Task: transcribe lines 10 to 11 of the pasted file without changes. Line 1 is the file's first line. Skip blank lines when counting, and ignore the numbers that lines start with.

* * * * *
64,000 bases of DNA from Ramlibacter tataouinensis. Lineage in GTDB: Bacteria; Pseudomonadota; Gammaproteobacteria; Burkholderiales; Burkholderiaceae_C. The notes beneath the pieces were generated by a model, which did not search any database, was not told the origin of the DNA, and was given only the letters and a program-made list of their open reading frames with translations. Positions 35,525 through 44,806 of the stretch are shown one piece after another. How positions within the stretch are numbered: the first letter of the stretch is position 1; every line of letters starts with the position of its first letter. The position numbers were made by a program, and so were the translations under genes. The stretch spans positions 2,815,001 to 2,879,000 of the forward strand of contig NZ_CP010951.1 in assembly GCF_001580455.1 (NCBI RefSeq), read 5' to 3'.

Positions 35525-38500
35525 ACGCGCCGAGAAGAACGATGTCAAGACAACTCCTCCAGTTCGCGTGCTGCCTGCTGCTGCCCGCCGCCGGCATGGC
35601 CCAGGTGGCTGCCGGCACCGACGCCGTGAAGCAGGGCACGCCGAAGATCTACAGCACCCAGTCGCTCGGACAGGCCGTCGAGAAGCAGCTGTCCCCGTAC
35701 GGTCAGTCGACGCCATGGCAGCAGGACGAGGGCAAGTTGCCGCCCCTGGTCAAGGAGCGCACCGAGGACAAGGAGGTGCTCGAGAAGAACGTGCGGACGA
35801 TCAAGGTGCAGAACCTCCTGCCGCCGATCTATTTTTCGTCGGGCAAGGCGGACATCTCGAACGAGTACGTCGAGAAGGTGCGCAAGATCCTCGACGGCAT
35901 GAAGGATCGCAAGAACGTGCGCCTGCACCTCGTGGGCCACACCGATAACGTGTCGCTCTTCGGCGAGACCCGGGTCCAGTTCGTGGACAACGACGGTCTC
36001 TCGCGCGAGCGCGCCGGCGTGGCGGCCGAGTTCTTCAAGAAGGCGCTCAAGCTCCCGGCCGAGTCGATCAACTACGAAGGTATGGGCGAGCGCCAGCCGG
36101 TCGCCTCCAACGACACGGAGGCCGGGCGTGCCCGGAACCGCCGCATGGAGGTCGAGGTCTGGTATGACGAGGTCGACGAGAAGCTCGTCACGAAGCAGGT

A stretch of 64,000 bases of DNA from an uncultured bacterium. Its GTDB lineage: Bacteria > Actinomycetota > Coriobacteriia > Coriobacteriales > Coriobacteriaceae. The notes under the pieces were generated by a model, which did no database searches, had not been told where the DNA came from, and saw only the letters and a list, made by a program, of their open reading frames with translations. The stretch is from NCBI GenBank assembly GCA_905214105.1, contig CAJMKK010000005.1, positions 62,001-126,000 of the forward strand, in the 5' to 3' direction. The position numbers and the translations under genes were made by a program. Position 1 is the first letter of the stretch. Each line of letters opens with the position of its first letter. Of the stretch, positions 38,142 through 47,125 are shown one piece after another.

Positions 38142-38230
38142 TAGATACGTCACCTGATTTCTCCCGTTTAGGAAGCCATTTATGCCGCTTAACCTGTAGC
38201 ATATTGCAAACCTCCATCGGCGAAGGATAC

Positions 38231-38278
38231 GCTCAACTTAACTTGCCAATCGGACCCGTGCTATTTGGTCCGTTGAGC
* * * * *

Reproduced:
A stretch of 64,000 bases of DNA from an uncultured bacterium. Its GTDB lineage: Bacteria > Actinomycetota > Coriobacteriia > Coriobacteriales > Coriobacteriaceae. The notes under the pieces were generated by a model, which did no database searches, had not been told where the DNA came from, and saw only the letters and a list, made by a program, of their open reading frames with translations. The stretch is from NCBI GenBank assembly GCA_905214105.1, contig CAJMKK010000005.1, positions 62,001-126,000 of the forward strand, in the 5' to 3' direction. The position numbers and the translations under genes were made by a program. Position 1 is the first letter of the stretch. Each line of letters opens with the position of its first letter. Of the stretch, positions 38,142 through 47,125 are shown one piece after another.

Positions 38142-38230